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John Gallagher: Reimagining Detroit

John Gallagher's book "Reimagining Detroit" synthesizes several ideas for urban revitalization in shrinking post-industrial cities.

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John Gallagher's book Reimagining Detroit synthesizes several ideas for urban revitalization in shrinking post-industrial cities.

Experts estimate that perhaps forty square miles of Detroit are vacant—from a quarter to a third of the city —a level of emptiness that creates a landscape unlike any other big city. Author John Gallagher, who has covered urban redevelopment for the Detroit Free Press for two decades, spent a year researching what is going on in Detroit precisely because of its open space and the dire economic times we face. Instead of presenting another account of the city’s decline, Reimagining Detroit: Opportunities for Redefining an American City showcases the innovative community-building work happening in the city and focuses on what else can be done to make Detroit leaner, greener, and more economically self-sufficient.

Gallagher conducted numerous interviews, visited community projects, and took many of the photographs that accompany the text to uncover some of the strategies that are being used, and could be used in the future, to make twenty-first century Detroit a more sustainable and desirable place to live. Some of the topics Gallagher discusses are urban agriculture, restoring vacant lots, reconfiguring Detroit’s overbuilt road network, and reestablishing some of the city’s original natural landscape. He also investigates new models for governing the city and fostering a more entrepreneurial economy to ensure a more stable political and economic future. Along the way, Gallagher introduces readers to innovative projects that are already under way in the city and proposes other models for possible solutions—from as far away as Dresden, Germany, and Seoul, South Korea, and as close to home as Philadelphia and Youngstown—to complement current efforts.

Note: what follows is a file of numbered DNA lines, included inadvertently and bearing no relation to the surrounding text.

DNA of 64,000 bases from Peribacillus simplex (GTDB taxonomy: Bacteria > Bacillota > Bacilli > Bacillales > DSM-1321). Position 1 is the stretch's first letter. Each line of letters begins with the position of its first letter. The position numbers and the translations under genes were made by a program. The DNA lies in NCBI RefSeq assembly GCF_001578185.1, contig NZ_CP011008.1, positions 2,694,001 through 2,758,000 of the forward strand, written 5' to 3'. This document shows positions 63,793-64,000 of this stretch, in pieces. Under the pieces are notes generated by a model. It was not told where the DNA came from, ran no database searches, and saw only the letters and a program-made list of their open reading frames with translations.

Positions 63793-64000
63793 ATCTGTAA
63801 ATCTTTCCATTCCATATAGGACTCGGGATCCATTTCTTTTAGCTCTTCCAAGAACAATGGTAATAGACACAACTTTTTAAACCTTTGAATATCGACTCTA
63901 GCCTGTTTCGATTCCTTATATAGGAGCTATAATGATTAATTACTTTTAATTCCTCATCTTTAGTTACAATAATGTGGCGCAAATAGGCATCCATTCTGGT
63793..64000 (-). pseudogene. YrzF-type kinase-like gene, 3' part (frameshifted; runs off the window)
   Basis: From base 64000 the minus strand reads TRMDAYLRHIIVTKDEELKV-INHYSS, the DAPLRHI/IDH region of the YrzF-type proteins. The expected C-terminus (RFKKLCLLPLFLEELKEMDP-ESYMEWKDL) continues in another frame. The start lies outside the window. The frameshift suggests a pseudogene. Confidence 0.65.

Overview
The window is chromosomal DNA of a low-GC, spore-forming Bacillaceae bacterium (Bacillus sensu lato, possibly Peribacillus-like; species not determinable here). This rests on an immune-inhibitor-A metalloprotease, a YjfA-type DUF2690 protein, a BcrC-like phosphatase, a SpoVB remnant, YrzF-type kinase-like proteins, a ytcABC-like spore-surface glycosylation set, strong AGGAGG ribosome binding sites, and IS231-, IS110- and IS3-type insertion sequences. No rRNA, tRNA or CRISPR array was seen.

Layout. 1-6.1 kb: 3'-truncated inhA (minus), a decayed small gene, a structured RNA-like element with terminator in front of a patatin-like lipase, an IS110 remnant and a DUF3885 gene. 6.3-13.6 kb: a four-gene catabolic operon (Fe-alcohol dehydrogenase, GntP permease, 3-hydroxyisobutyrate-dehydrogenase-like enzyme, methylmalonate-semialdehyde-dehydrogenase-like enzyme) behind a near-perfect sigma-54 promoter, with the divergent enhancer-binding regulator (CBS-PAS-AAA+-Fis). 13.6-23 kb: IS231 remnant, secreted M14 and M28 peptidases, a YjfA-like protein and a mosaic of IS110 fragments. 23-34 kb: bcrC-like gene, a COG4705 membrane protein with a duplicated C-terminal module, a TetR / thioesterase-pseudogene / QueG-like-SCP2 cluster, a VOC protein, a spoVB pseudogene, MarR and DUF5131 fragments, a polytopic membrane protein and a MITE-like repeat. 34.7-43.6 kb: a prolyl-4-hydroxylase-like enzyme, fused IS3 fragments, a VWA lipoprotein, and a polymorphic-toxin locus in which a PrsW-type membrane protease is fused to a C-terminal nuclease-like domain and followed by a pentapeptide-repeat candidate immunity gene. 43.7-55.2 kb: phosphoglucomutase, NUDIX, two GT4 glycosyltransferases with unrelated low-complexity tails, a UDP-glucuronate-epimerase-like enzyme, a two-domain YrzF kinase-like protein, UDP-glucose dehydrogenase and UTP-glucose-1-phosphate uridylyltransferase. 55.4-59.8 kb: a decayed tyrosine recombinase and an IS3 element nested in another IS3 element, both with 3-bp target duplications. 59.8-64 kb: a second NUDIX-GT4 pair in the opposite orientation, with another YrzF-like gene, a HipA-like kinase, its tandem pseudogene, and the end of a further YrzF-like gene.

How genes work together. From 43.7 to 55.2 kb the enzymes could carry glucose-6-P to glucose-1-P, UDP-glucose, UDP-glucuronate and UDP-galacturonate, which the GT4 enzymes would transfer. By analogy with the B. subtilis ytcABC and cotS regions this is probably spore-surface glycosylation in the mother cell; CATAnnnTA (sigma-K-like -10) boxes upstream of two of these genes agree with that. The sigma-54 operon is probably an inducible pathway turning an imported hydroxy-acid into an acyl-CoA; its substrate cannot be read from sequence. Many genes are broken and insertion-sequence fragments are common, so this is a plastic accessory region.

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Photo of DeletedUser


Really cool. I love the use of shipping containers as office space. What does Detroit have in excess that could be similarly re-purposed?

Photo of Meena Kadri

Way to go, Avi!

Photo of Vladimir Melnikov

Avi, thanks for the video! It looks like they've already tried a bunch of ideas and solutions there. It would be helpful to know some statistic of achievements though.

Photo of Vincent Cheng

Thanks Avi...this really introduces us to quite a few of the initiatives , many with a sustainability bent, that are already emerging in Detroit. And yes, it'd be great if anyone had an on-the-ground sense of what's picking up steam, even though stats per se may not exactly be available for many of the newer developments.

Photo of DeletedUser


Wonderful video! He strongly reinforced that up-cycling school of thought. It seemed that everyone of these projects (day lighting, urban farming, the pod offices, wachterhaus) are all examples of reclaiming what already exists within in a space and allowing the public to manifest it in a unique way. I hope that in the concept phase this thread runs through the ideas. It doesn't have to take a lot of money or resources to create something remarkable.